Cameron Run Watershed facts for kids
The Cameron Run Watershed (CRW) is a highly urbanized, 44 square-mile watershed located in Northern Virginia. "The region is completely urbanized with nearly 95 percent of the watershed developed with mixed residential and commercial use". Seventy-five percent of the watershed lies in Fairfax County, and the rest lies in Arlington County and the cities of Falls Church and Alexandria. In addition to several streams (called “runs”), there are two lakes—Lake Barcroft (137 acres) and Fairview Lake (15 acres)—and four ponds. There are eight sub-watersheds within the CRW. The western part of the CRW lies within the Piedmont; the southeastern part in the Coastal Plain.
Holmes Run is the primary headwater stream of the CRW. In addition to Holmes Run, the other tributaries to the CRW are: Tripps Run, Backlick Run, Indian Run, and Pike Branch, which all join Cameron Run. Hunting Creek joins Cameron Run right before emptying into the Potomac River. The tributaries map as follows: From the northwest come the Upper Holmes and Tripps Runs via Lake Barcroft (the two runs become the Lower Holmes Run after the pass-through dam on Lake Barcroft); and from the west, Turkeycock Run and Indian Run converge with Backlick Run. In the lower center of the watershed: Backlick and Lower Holmes Run and Pike Branch (flanking in from the south) converge with Cameron Run from the northeast.
History: first inhabitants and changes to the watershed
The CRW was heavily forested until the mid-1600s. A large beaver population created wetlands amid numerous ponds that provided habitat for a wide variety of flora and fauna. Native Americans, and more specifically members of the Dogue tribe were the first human inhabitants of the area. It’s difficult to pinpoint exactly when they arrived—probably around 1250 A.D.--several centuries before the Europeans, trapping, fishing, and clearing land for farming. The first changes to the watershed came when Europeans wiped out the beaver population for their pelts, which led to deterioration of their dams and “changed the hydrology and ecosystem of the stream valley”. In the mid/late 1600s to the early 1700s, Europeans concentrated on farming tobacco, which greatly impacted soil fertility and erosion. In the 1720s, “Yankees” from New York brought new farming practices (fallowing land; bringing new/different seed stock; rotating crops; planting clover to enrich soil; using lime and animal waste as fertilizer; using deeper plowing practices)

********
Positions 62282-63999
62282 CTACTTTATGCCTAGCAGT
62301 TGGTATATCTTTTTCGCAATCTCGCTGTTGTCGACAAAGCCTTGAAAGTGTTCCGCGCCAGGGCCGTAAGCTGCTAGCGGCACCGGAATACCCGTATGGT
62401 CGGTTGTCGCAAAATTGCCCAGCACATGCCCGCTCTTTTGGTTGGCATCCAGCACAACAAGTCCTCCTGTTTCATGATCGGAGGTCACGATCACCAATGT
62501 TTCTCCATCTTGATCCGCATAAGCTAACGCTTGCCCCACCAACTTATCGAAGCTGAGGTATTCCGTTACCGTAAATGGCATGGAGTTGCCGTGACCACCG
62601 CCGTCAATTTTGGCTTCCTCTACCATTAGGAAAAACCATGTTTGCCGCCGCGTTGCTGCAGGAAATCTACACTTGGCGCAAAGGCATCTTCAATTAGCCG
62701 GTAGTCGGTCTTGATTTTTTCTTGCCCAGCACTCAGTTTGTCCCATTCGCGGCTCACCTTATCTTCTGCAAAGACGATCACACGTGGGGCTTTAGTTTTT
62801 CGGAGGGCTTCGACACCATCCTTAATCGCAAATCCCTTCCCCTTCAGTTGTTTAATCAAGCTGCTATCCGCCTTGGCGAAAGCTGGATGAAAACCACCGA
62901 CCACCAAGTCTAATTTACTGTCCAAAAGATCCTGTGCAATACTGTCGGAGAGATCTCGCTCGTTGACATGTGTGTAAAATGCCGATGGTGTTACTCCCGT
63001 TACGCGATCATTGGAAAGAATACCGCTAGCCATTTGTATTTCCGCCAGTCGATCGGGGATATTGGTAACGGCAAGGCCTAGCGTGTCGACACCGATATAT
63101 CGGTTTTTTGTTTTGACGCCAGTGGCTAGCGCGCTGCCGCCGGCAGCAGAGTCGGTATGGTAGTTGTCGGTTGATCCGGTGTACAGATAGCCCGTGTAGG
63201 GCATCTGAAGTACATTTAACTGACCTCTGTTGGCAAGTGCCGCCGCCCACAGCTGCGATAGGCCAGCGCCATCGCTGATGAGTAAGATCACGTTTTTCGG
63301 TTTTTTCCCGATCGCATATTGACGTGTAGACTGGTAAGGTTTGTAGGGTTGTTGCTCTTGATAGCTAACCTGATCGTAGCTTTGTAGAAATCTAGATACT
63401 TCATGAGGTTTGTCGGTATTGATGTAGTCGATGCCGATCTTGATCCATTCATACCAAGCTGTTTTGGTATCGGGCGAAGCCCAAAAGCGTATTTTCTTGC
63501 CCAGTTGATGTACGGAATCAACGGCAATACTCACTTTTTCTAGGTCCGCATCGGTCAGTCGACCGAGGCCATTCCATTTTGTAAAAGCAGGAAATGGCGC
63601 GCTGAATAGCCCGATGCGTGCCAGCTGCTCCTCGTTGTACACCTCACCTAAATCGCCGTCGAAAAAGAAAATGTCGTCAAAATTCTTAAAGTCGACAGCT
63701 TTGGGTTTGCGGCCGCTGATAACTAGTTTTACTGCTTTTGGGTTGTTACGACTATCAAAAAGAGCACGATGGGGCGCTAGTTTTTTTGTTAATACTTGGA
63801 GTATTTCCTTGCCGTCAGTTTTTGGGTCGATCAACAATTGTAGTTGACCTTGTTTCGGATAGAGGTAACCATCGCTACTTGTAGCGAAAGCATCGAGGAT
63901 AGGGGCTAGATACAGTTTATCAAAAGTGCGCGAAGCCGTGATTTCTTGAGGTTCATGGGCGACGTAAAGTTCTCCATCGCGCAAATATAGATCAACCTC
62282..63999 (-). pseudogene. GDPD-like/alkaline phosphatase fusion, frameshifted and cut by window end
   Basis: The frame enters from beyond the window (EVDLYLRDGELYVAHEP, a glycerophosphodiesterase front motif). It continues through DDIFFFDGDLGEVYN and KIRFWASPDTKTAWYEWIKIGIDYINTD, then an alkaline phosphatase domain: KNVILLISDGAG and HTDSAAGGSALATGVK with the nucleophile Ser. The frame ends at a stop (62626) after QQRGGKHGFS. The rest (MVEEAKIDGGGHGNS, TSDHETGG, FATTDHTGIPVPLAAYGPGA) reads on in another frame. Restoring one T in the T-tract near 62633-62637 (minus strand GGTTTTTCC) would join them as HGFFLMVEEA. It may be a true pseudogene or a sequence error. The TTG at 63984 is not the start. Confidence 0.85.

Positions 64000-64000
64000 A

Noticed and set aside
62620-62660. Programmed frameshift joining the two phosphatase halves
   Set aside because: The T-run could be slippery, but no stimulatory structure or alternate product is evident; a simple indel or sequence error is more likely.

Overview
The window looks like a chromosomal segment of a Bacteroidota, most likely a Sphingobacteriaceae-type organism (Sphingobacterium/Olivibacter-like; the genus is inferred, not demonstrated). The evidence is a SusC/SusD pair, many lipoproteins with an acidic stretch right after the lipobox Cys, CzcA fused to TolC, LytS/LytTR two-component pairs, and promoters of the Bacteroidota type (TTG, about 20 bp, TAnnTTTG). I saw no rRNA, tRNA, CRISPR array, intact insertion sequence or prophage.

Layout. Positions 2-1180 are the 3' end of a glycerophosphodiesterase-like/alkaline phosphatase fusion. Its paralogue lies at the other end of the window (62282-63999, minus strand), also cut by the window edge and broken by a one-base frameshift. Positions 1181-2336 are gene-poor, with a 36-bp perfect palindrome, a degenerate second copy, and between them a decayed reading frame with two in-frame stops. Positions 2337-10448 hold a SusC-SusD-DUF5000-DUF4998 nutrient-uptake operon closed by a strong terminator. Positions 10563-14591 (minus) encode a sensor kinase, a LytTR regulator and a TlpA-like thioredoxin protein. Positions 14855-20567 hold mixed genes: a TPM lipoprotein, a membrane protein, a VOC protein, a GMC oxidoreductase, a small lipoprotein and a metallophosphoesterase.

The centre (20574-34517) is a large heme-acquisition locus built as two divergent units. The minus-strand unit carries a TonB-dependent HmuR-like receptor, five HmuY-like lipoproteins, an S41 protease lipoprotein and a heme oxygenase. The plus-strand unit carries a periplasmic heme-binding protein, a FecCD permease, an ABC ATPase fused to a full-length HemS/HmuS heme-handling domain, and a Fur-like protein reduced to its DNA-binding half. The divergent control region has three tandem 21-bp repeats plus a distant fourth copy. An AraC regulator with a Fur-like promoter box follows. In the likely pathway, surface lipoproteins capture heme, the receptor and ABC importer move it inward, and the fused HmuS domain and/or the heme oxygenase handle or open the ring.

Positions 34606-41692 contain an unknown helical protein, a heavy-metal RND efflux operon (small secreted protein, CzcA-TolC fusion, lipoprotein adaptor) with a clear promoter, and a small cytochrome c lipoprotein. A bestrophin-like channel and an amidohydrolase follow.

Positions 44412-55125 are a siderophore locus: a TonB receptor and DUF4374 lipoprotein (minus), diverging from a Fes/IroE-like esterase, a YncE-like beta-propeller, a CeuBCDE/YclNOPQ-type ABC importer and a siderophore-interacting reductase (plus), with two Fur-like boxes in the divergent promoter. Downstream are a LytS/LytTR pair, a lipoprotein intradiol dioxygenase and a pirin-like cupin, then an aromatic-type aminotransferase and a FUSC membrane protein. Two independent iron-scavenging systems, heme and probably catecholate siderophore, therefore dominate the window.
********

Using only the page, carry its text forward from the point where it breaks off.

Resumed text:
Expansion: first cities and increasing needs of the population
The growth of the federal government in the late 1800s meant more people moving to Northern Virginia, and expansion of housing and the development of Arlington, Alexandria, and Falls Church cities. The first subdivision was built by 1891. Necessary infrastructure, such as reservoirs and sewers soon followed.
In response to the City of Alexandria’s need for water, Lake Barcroft was formed as a reservoir in 1915, and served as the water supply for the City of Alexandria until the late 1940s; When the need for water increased due to population growth, the City of Alexandria then constructed a dam on the Occoquan River in 1950 to form the Occoquan Reservoir 670.
In 1928, The Fairfax County sanitation ordinance was proposed; yet, all sewage was dumped untreated into the tributaries as well as the Potomac River until the 1950s. The first sewer lines ran from Falls Church to the Potomac, along Tripps Run, Holmes Run, and Cameron Run. These sewer lines dumped raw sewage directly into the Potomac until 1954
There was enough support in September 1955 to pass a $30 million water bond.; by the end of the 1950s, residential subdivisions covered the northern half of the watershed, and by 1965, most land suitable for development had been built upon
Urban growth and watershed deterioration
As development occurred in the watershed, the floodplains along the perennial streams were altered. Naturally occurring wetlands were filled in or drained to make way for structures (roads, bridges, and housing). "Marshes were once extensive in both the Piedmont and Coastal Plain parts of the watershed, but today only a few wetlands remain . . . The Virginia Department of Forestry reports a 32% decrease in forest resources in the watershed from 1957 to 1992".